Eastern Sudan nazirs blame peace track for violent clashes
In a statement yesterday, the High Council of Beja Nazirs* and Independent Chieftains stated that the eastern Sudan track accord has ignited violence and discord, and caused the recent rifts in the social fabric in eastern Sudan.
The eastern Sudan track was finalised in February during the peace negotiations between Khartoum and the Sudan Revolutionary Front rebel alliance in Juba.
The signing of the comprehensive peace agreement in Juba yesterday, which includes the eastern Sudan protocol, “will only increase the crisis and will not bring peace”, according to the Council.
The Council reaffirmed its categorical rejection of the eastern Sudan track accord and of the recommendations of this agreement.
The statement said that negative repercussions of the agreement “are visible in the form of fighting and increased tribal alignment” since February in all three states of eastern Sudan.
Tribal fighting broke out in Kassala town on Tuesday 25 August, when members of the Hadendawa clan attacked a group of Beni Amer, who organised a march in the town in support of their fellow tribesman Saleh Ammar, the newly appointed governor of Kassala. One person was killed and at least 18 others were injured.
The next day, thousands of people ignored the curfew and took to the streets, demanding the speedy arrival of Governor Ammar to the state. Clashes broke out again and another man was killed. According to several witnesses, the security forces reacted late to the fighting.
The fighting continued the next day. Four people were killed and dozens of others were wounded. Hundreds of people armed with knives and sticks plundered the Kassala Grand Market and set fire to a large number of shops.
However, violence also shook Port Sudan last year between Beni Amer and Hadendawa tribesmen, before the finalisation of the peace agreement.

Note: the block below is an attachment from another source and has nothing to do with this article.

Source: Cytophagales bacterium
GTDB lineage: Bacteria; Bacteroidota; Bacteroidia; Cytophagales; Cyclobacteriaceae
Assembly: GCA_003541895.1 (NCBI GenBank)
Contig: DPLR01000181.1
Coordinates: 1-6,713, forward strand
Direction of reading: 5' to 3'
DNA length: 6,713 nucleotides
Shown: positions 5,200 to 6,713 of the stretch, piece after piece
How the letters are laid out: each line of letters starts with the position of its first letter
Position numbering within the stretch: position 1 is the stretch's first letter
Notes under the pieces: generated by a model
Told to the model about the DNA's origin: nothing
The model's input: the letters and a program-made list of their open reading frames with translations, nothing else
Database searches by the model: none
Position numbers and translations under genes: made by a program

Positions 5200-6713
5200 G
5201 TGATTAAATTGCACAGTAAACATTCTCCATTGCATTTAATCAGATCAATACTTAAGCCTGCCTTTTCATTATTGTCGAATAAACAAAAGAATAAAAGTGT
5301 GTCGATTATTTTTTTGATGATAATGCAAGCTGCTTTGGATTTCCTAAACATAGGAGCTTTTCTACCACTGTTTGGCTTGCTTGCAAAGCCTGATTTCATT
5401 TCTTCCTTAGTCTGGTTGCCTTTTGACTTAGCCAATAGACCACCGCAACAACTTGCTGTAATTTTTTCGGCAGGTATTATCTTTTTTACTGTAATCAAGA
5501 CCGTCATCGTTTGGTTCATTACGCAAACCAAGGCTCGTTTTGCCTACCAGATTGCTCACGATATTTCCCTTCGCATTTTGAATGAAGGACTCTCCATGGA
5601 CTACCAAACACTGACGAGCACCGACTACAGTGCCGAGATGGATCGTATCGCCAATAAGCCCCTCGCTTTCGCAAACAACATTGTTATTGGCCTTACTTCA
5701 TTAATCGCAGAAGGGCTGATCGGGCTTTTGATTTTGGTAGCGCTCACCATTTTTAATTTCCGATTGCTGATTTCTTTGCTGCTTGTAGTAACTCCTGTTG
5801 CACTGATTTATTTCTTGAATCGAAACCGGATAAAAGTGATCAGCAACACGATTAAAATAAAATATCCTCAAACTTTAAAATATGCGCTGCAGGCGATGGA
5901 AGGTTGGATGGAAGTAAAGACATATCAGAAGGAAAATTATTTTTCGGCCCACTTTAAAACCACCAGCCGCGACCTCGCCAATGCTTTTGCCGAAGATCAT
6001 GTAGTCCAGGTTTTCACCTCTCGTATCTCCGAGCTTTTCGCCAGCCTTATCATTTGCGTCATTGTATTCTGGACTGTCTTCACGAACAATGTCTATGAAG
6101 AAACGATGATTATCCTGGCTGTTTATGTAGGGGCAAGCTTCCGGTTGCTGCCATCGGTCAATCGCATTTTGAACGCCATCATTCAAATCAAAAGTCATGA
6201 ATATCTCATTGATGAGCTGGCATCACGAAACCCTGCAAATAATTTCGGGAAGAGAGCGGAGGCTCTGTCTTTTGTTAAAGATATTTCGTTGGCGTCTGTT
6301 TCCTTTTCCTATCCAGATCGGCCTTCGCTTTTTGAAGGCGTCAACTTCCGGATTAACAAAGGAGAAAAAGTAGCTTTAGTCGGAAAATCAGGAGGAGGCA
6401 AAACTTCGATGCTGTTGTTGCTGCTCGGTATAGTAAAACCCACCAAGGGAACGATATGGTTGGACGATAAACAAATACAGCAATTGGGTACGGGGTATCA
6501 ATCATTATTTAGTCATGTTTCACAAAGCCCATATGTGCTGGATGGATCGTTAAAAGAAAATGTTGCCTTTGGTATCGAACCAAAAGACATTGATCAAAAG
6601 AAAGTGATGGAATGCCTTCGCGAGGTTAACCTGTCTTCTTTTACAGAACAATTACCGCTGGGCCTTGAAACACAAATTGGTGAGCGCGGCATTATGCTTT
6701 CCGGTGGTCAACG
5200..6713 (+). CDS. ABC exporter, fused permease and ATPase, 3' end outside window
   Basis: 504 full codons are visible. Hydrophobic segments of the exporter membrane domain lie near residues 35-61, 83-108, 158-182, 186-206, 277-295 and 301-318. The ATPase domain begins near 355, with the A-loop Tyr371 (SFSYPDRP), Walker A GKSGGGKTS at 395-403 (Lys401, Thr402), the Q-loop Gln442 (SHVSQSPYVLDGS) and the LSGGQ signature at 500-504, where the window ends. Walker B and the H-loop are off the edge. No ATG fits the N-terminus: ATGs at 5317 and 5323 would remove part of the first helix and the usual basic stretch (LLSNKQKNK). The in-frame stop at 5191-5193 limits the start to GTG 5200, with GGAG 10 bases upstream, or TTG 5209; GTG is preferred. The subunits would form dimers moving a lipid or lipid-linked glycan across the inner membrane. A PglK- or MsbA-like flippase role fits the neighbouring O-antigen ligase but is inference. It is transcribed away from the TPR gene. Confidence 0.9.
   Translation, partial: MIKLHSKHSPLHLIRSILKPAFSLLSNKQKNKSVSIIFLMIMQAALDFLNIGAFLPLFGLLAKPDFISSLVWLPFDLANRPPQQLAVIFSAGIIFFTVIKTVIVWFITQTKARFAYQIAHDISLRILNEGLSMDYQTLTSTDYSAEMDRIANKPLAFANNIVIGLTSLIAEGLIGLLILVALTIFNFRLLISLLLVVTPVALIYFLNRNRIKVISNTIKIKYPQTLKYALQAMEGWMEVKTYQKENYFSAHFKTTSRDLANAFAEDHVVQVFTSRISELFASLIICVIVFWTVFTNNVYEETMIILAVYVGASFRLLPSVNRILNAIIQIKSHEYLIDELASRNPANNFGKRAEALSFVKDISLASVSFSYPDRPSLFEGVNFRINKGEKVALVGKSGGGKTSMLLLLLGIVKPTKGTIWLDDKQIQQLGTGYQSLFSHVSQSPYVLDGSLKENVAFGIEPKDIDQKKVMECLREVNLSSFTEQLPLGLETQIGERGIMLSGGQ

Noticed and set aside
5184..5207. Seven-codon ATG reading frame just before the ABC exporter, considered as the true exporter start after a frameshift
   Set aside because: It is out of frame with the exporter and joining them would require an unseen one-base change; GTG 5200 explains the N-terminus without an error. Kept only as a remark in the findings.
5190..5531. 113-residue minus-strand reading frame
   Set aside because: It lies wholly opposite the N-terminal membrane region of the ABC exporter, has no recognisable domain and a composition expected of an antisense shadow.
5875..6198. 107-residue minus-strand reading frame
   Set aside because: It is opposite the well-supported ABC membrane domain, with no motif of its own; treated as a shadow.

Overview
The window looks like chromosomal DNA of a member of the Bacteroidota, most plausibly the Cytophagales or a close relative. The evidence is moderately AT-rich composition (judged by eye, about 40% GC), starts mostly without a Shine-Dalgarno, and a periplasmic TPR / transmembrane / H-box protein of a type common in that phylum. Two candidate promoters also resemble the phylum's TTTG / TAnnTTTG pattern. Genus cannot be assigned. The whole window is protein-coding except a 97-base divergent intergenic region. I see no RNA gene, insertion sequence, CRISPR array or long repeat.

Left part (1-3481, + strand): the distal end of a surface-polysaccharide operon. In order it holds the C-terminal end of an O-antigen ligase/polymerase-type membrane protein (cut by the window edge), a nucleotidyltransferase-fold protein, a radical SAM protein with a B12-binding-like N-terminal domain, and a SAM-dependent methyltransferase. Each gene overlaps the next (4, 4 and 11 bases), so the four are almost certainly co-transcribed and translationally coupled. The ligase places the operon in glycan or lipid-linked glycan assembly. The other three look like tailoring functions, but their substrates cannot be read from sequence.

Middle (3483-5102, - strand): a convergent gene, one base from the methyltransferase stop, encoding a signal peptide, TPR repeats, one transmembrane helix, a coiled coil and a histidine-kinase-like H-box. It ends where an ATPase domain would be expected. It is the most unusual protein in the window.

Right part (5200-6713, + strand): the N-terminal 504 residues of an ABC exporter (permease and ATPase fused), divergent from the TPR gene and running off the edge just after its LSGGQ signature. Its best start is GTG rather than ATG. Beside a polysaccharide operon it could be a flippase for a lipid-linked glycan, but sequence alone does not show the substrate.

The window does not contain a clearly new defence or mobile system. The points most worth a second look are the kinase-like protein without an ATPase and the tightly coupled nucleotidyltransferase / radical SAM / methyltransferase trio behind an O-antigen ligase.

According to the Armed Conflict Location & Event Data Project, recent clashes in Kassala and Port Sudan are examples of “an increasing number of events involving violence being initiated by members of the peripheral group who are often subject to abuses by the more dominant, government-aligned group of the semi-periphery... this has tended to be followed by disproportionate reprisal attacks from the dominant group, often leading to dozens of deaths in lopsided fighting or massacres.”
The monitoring project noted that clashes are driven, in part, by “mounting anxieties about the losers and beneficiaries of the upheaval in Sudan, which are typically refracted through ethnic lenses. These are the by-products of decades of war and manipulation emanating from the core of the country.”
According to the statement, the track agreement places eastern Sudan in the hands of regional and international actors in search of resources to exploit in the Red Sea basin. The agreements in the track will bring about “a major demographic change in the region, which will threaten Sudan’s sovereignty and national security.”
At the same time, the statement called on political parties and honourable national forces to oppose the contents of the eastern Sudan track accord by all means and unify the efforts of the home front to stop compromises being made “at the expense of the homeland” by leaders of “the foreign agenda”.
The rejection comes as no surprise, as the agreement was already strongly criticised in February. At the time, Abdallah Mousa, Chairman of the Beja Congress-Freedom and Change faction told Radio Dabanga that “an inclusive conference for the people of eastern Sudan, with the participation of all components of eastern Sudan, eastern Sudanese universities, and the University of Khartoum, to discuss the issues of the region, and present recommendations for the development of the marginalised region” was needed.
Last month, the participants of the Peace, Development and Justice Conference, organised by the Council and Independent Chieftains in Sinkat in Red Sea state, demanded the right to self-determination for the region. Lt Gen Mohamed Hamdan ‘Hemeti’, Vice President of the Sovereign Council, attended the final day of the conference.
* A nazir is a state-appointed administrative chief of a tribe, according to the Native Administration system in Sudan.
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